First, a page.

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Review: The Barber of Seville (Original Text and English Translation)User Review - Goodreads
Would love to see this performed! I bet it's very entertaining. :)
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Alguazile Argus attend Balardo balcony BARBER OF SEVILLE billet bravissimo bravo Charming China Chorus contract Count Almaviva dear sir devil disguise Doctor Bartolo door Ensemble Enter Bartolo Enter Figaro Enter Rosina Enter Tallboy escape it to-morrow ev'ry Exeunt Exit fear fellow fetch the notary Figaro looks Fior Fiorello flying fortune friend Basil give guardy's hand hear Hold Hollo honor housebreaker instant jaundice knave knocking lady lattice lord Love our hearts lovers madam Madrid Marcellina marriage master maviva music-master neath never niece night noise O'er Officer overhear Pianissimo piano poor Basil Poor Lindor pray repair pulling revenge Scarlet fever Scene servant shave sheet of paper sing sneezing softly soldiers song SONG.—Rosina speak stay surely go mad sweetmeats tell thee thing villain ward whisper who's window Young Love
Page 1 - To which are added, A DESCRIPTION OF THE COSTUME, — CAST OF THE CHARACTERS, ENTRANCES AND EXITS, — RELATIVE POSITIONS OF THE PERFORMERS ONTHB STAGE,— AND THE WHOLE OF THE STAGE BUSINESS.
Page 31 - Into the arms of another! — What do I hear? Lindor ! base and ungenerous. Bar. But you see the consequence in trusting to a stranger. No sooner had he obtained your letter than he made it over to the Count, whose vanity used it as a trophy of conquest ; and at last it came into my hands from a lady, to whom he sacrificed it.
Page 36 - No — for want of sense ! When youth and love combine to baffle the care of an old gentleman, every effort on his part to prevent it will only prove vain, particularly when they're assisted by one great character. Bar. And who's that? Fig. That's the barber ! FINALE. Fior. Young Love triumphant smiling. All harsher thoughts exiling. All quarrels reconciling, Now waves his torch on high!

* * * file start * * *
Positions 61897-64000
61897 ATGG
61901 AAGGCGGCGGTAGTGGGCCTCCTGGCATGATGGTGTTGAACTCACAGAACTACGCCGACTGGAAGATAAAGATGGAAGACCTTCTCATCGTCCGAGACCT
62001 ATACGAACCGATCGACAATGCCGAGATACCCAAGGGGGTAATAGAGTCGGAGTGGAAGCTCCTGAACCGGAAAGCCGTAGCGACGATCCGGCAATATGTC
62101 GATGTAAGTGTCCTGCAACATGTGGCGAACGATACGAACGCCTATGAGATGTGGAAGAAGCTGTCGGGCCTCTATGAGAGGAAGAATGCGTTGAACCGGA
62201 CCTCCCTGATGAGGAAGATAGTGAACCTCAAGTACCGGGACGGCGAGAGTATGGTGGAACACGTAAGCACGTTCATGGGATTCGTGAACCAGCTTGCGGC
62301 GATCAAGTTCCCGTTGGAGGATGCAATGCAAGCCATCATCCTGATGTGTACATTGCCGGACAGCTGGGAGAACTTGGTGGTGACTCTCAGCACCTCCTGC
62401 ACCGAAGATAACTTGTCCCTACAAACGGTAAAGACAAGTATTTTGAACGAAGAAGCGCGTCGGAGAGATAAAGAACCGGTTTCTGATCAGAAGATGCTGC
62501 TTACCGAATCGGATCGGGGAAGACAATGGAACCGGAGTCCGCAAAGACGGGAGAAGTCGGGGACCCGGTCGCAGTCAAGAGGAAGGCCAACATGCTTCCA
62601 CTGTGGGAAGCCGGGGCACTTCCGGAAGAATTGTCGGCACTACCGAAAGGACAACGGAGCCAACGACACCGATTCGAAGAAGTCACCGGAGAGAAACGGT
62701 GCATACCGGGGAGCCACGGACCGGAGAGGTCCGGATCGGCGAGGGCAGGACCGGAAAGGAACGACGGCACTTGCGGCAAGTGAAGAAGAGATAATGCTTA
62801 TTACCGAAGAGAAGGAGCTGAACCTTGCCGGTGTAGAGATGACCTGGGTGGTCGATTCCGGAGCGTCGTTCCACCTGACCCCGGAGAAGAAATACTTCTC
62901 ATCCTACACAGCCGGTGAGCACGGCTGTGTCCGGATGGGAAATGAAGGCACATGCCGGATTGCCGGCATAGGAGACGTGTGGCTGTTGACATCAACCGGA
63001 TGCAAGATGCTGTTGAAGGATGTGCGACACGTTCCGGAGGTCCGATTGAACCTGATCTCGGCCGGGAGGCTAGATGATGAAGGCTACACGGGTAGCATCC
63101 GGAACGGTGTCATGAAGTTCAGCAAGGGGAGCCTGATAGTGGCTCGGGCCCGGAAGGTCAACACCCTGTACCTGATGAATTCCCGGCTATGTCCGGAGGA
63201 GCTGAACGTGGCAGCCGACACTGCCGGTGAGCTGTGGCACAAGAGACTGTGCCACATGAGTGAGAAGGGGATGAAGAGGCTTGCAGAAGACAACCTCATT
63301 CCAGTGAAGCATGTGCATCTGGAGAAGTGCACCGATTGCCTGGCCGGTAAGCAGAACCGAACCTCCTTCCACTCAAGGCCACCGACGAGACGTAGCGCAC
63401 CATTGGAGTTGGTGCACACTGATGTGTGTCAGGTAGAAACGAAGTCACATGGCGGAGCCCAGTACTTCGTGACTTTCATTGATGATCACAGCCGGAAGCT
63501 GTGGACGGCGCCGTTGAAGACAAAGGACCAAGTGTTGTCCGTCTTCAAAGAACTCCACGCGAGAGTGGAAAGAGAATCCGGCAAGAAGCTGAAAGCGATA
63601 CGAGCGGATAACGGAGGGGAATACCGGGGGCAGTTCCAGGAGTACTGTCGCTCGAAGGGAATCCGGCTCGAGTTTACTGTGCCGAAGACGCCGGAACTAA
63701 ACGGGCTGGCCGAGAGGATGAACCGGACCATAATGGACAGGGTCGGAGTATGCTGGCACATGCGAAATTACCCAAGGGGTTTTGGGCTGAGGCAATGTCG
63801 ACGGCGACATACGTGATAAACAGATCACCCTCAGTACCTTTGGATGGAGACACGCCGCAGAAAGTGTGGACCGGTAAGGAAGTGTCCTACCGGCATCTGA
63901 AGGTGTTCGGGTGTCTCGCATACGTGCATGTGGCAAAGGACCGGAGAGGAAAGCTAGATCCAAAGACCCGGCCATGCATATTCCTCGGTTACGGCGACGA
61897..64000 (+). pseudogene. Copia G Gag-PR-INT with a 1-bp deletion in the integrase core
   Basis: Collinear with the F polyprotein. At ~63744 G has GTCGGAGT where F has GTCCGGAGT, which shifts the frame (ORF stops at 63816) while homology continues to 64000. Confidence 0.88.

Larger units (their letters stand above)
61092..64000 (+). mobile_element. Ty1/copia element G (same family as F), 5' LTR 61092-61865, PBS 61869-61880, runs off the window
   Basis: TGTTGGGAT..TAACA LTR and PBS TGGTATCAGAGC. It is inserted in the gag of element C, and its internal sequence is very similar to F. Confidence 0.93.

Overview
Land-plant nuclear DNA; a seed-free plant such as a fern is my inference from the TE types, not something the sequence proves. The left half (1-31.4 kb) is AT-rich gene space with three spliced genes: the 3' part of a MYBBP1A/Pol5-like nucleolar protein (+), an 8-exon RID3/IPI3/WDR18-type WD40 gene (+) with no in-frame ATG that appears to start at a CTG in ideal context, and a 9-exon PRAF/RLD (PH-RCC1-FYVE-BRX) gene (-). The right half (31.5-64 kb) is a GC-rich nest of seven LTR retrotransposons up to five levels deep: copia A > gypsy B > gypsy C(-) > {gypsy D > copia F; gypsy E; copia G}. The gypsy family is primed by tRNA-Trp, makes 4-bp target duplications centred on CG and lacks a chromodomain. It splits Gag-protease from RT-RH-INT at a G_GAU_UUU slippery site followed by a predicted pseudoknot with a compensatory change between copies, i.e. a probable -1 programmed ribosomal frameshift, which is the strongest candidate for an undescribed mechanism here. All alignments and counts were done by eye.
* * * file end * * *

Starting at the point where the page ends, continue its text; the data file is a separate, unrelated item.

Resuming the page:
Page 11 - The vulgar creature ! But what could I expect ? He ought to know that American ladies ought never to have any pins. But I am certain for all this, Edward, dear Edward, is dying for me — as the poet, Dr. Lardner, says : " He lets concealment, like a worm in the bud, feed on the damask curtains of — his — cheek
Page 9 - Tyrant, soon I'll burst thy chains, Sweeter bonds than thine to prove ; Passion's voice thrills thro' my veins, Waking all my soul to love. With mild and docile air, And playful as a lamb, Never was gentler fair Than all confess I am. Doves not more meek appear, If none partake or chide : But if, with tyrant sway, My mind they seek to fix, I'd die to have my way;— A thousand wayward tricks And subtle wiles I'd play, 'Ere they my will should guide.
Page 12 - Oh, plague of that Figaro ! I never let him into my house but he does me some mischief. Ros. What, now, sir ? What has Figaro done to vex you now ? Bar. Done ! The damn'd barbering surgeon in ten minutes has laid up my whole family. Not a servant has escaped him ; he has given the footman a sleeping draught; the cook a sweat; the coachman a...
Page 9 - II.—ROSINA'S apartment. Enter ROSINA, L. Ros. (c.) What a situation has fortune placed me in ? An orphan in the power of a wretch, base enough to take the advantage his guardianship gives him, to force me into a marriage with himself. This, surely, is an apology for my conduct. Immured, and in the hands of such a man, is it a crime to deliver myself from the dreadful bondage ? SONG.—ROSINA. Tyrant, soon I'll burst thy chains, Sweeter bonds than thine to prove ; Passion's voice thrills thro' my...
Page 8 - Hold thy pompous, silly railing. Gold but wins the meaner part ; True love's song is more prevailing, - Dearest ! give me heart for heart." Both, Faith, my comrade, tuneful thrilling ! Bravo ! bravo ! both are killing ! Now away, then ! and success, boy ! Both our efforts soon will blrss, boy ! Via.
Page 7 - FIGARO'S hand.} And now are you satisfied ? Fig. [Puts purse in his pocket without looting at it.] I'll put it in a cool place, and examine it tomorrow. Count. Well, then, instruct me now ho,w I shall get admitted into the house. Fig. Thus, have you observed a number of soldiers in the city ? Count. Certainly; their Colonel is my friend. We quarter in the same hotel. Fig. Fortunate! .Another battalion of the regimen; are now marching in — you shall borrow a suit of theii clothes, and be quartered...
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